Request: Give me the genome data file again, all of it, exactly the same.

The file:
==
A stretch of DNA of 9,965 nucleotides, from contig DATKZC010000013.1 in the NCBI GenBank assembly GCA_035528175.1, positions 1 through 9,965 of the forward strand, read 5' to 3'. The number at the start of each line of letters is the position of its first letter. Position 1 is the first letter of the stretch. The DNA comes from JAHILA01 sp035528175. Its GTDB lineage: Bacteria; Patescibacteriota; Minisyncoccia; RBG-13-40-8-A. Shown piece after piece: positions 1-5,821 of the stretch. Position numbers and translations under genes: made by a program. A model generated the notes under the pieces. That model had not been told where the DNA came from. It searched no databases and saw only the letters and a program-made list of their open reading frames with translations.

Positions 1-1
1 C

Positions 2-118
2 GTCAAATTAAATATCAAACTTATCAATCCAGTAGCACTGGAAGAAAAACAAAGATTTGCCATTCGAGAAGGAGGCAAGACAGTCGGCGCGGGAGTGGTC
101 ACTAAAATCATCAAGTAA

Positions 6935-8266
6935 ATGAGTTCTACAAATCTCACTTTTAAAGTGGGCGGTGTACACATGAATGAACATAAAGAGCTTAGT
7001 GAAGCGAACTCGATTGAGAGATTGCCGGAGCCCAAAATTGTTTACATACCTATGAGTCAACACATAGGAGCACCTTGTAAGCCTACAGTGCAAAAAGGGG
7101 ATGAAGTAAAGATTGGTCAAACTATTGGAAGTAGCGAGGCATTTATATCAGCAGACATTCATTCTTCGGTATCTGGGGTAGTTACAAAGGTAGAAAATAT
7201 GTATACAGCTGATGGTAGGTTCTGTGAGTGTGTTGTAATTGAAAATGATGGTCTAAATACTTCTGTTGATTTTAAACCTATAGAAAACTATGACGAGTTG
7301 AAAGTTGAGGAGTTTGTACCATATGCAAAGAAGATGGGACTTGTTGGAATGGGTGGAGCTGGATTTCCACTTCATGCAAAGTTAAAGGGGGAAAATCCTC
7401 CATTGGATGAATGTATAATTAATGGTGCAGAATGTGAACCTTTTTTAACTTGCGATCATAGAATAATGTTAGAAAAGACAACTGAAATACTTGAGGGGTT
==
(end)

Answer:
A stretch of DNA of 9,965 nucleotides, from contig DATKZC010000013.1 in the NCBI GenBank assembly GCA_035528175.1, positions 1 through 9,965 of the forward strand, read 5' to 3'. The number at the start of each line of letters is the position of its first letter. Position 1 is the first letter of the stretch. The DNA comes from JAHILA01 sp035528175. Its GTDB lineage: Bacteria; Patescibacteriota; Minisyncoccia; RBG-13-40-8-A. Shown piece after piece: positions 1-5,821 of the stretch. Position numbers and translations under genes: made by a program. A model generated the notes under the pieces. That model had not been told where the DNA came from. It searched no databases and saw only the letters and a program-made list of their open reading frames with translations.

Positions 1-1
1 C

Positions 2-118
2 GTCAAATTAAATATCAAACTTATCAATCCAGTAGCACTGGAAGAAAAACAAAGATTTGCCATTCGAGAAGGAGGCAAGACAGTCGGCGCGGGAGTGGTC
101 ACTAAAATCATCAAGTAA

Positions 6935-8266
6935 ATGAGTTCTACAAATCTCACTTTTAAAGTGGGCGGTGTACACATGAATGAACATAAAGAGCTTAGT
7001 GAAGCGAACTCGATTGAGAGATTGCCGGAGCCCAAAATTGTTTACATACCTATGAGTCAACACATAGGAGCACCTTGTAAGCCTACAGTGCAAAAAGGGG
7101 ATGAAGTAAAGATTGGTCAAACTATTGGAAGTAGCGAGGCATTTATATCAGCAGACATTCATTCTTCGGTATCTGGGGTAGTTACAAAGGTAGAAAATAT
7201 GTATACAGCTGATGGTAGGTTCTGTGAGTGTGTTGTAATTGAAAATGATGGTCTAAATACTTCTGTTGATTTTAAACCTATAGAAAACTATGACGAGTTG
7301 AAAGTTGAGGAGTTTGTACCATATGCAAAGAAGATGGGACTTGTTGGAATGGGTGGAGCTGGATTTCCACTTCATGCAAAGTTAAAGGGGGAAAATCCTC
7401 CATTGGATGAATGTATAATTAATGGTGCAGAATGTGAACCTTTTTTAACTTGCGATCATAGAATAATGTTAGAAAAGACAACTGAAATACTTGAGGGGTT